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LATITUDE OF THE PLANETS. h 245 $ 1 4 17010911019 531 s 1 38s! ( 0530 | H 0 39n

BIOGRAPHICAL ANECDOTES OF RICHARD SAVAGE. In the year 1697, Anne, Countess of Macclesfield, having lived some time on every uneasy terms with her husband, thought a public confession of adultery the most expeditious means of obtaining her liberty, and therefore confessed the child, with which she was then pregnant, to be the offspring of earl Rivers. Upon this, her husband applied, not to the ecclesiastical courts for a divorce, but to parliament, for an act, by which his marriage might be dissolved, the nuptial ontract annulled, and the children of his wife illegitimated.

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This act he obtained ; and on March 3d was separated from his wife, whose large fortune was of course returned to her ;, and in a short time she was married to colonel Brett.

While lord Macclesfield was prosecuting this affair, his wife was, on the 10th of January following, delivered of a son, whom earl Rivers appeared to consider as his own, by being his godfather, and giving him his own name, which was, by his direction, registered in the records of St. Andrew's parish, Holborn. The earl probably imagining, that a child, whose birth had caused a separation from a husband whom she hated, would be an object of great tenderness and regard to his mother. This, unfortunately for the helpless infant, left him solely to her care.

It is difficult to discover what motives could be found to over-balance the natural affection of a parent, or what interest could induce her to treat her offspring with neglect and cruelty, instead of supporting and defending; to delight in seeing him struggle with misery, caused chiefly by her inveterate persecution from the first to the last hour of his life.

But whatever were her motives, no sooner was this son born, than disowned by her. She committed him to the care of a poor woman, whom she directed to educate him as her own, and enjoined never to inform him of his true parents. Thus, Richard Savage, though born with a legal claim to honcur and to affluence, was in two months illegitimated by the parliament, and disowned by his mother, doomed to poverty and obscurity, and launched into the ocean of life, only that he might be swallowed by its quicksands, or dashed upon its rocks.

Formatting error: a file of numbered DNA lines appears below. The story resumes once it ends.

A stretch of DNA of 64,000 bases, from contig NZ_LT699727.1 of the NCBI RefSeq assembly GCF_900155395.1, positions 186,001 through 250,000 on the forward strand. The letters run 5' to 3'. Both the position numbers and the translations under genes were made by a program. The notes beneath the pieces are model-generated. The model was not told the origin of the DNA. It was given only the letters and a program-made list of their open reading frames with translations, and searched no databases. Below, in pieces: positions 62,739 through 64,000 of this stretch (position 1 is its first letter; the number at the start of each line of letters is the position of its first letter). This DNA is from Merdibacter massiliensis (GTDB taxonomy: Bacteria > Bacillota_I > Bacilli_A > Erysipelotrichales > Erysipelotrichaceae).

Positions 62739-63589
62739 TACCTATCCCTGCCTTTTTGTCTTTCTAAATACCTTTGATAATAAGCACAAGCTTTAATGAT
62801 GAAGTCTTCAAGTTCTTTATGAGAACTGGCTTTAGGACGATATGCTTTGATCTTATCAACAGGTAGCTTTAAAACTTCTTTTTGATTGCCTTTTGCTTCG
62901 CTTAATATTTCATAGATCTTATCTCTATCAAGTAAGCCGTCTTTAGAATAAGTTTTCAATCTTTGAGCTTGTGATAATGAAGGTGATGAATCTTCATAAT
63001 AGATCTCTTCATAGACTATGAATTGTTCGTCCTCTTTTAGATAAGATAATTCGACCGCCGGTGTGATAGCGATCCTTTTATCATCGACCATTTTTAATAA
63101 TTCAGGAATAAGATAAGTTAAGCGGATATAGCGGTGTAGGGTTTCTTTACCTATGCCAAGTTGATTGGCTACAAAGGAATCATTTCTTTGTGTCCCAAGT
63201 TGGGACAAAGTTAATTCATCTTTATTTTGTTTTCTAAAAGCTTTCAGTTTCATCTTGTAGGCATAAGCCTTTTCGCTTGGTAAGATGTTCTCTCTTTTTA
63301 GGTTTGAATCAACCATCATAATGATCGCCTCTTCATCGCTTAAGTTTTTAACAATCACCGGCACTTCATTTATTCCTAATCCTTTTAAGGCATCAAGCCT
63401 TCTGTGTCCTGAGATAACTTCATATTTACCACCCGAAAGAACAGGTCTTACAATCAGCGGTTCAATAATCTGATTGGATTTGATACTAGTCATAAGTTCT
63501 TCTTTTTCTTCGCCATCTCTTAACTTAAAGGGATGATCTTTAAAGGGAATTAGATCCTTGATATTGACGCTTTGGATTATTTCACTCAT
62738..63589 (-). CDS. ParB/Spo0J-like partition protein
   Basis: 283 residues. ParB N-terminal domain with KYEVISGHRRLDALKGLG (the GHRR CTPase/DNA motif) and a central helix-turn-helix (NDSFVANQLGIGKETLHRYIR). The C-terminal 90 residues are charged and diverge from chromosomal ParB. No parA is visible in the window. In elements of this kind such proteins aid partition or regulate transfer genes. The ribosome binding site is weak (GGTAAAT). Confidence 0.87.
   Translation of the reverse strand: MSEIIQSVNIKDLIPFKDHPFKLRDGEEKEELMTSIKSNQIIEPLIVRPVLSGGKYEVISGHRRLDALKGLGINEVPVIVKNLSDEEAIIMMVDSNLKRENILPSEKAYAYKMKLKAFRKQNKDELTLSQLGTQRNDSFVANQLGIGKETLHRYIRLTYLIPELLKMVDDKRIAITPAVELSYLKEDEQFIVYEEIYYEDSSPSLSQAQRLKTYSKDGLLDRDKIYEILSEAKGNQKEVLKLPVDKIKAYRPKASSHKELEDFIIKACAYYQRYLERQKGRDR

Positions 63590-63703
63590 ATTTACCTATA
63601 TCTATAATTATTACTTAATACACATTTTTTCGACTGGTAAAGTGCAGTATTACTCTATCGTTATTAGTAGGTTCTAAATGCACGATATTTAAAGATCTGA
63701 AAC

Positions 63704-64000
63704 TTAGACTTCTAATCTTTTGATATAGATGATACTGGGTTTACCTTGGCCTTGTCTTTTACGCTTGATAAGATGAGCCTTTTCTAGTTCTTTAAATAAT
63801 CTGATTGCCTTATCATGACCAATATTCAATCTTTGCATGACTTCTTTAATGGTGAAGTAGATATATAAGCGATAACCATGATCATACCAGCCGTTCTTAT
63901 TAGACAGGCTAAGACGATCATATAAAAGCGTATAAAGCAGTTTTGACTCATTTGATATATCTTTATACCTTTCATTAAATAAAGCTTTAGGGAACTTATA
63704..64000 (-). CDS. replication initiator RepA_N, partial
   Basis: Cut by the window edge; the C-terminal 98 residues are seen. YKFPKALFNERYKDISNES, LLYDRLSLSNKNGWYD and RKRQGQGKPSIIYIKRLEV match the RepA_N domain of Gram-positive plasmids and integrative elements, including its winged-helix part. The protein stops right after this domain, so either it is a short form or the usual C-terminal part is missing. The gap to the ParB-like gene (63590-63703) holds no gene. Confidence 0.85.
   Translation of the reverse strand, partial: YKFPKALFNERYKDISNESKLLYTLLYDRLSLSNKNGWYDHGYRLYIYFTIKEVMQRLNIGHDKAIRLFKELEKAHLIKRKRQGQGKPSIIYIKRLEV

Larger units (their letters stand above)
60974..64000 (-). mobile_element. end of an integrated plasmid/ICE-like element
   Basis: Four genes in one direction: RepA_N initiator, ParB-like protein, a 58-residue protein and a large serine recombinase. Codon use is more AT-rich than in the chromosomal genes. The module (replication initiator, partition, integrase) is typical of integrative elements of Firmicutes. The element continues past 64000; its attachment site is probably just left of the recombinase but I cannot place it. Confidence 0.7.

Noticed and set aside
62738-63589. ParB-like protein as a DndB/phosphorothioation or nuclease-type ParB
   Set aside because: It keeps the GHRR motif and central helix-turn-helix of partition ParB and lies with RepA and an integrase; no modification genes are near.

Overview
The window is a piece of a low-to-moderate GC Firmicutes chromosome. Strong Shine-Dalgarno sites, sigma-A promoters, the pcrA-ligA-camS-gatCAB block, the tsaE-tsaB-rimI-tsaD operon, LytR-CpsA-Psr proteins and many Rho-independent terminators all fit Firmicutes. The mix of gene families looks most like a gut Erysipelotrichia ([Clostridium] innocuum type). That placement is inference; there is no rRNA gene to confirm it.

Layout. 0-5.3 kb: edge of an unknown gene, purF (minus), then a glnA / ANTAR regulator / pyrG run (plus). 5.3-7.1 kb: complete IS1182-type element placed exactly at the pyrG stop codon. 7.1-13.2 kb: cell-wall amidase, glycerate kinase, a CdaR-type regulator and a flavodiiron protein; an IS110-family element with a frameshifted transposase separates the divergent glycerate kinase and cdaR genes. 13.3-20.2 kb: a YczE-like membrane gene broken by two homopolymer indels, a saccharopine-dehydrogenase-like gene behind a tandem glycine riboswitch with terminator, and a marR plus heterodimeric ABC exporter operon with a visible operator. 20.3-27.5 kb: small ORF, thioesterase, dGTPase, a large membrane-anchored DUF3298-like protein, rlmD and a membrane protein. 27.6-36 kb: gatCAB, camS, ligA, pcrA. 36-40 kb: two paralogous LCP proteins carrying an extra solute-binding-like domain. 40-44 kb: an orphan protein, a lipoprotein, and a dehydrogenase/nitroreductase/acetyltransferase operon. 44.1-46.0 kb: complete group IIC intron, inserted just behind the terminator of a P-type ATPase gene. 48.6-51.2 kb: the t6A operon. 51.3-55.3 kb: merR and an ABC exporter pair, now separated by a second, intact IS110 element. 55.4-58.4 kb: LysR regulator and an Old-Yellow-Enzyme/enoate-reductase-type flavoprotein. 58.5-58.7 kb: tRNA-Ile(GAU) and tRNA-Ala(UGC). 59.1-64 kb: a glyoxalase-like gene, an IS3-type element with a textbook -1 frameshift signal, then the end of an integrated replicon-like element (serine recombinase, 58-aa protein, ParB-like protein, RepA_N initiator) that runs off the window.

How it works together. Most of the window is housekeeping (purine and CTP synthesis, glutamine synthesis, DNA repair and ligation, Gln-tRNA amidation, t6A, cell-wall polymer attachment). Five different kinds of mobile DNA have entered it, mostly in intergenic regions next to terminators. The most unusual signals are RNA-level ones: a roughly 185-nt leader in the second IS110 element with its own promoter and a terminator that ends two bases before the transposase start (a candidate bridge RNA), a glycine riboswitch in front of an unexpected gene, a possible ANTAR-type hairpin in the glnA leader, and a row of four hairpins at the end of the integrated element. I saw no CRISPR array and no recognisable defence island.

His mother could not indeed infect others with the same cruelty. To inquiries, dictated by the curiosity or tenderness of her relations, she was compelled to reply; and her mother, the lady Mason, probably to prevent more criminal contrivances, engaged to pay the nurse for her care, and to superintend the education of the child; in which charitable

office she was assisted by his godmother, Mrs. Lloyd, who looked upon him with peculiar tenderness till her death, which happening in his tenth* year, was another of the misfortunes of his childhood; for, though she endeavoured to alleviate his loss, by a legacy of £300 ; yet, as he had none to prosecute his claim, her will was eluded by the executors, and no part of the money was ever paid. He was not, however, wholly abandoned.

The lady Mason still continued her care; and directed him to be placed at the grammar-school at St. Alban's, where he was known by the name of his nurse, without the least intimation that he had a claim to any other. Here he was initiated in literature; passed through several of the classes, and as he always spoke of his master with respect, it is probable, that the mean rank, in which he then appeared, did not hinder his genius from being distinguished, or his industry from being rewarded ; and if, in his peculiar situation, he obtained distinction and rewards, it is not likely that they were gained but by genius and industry.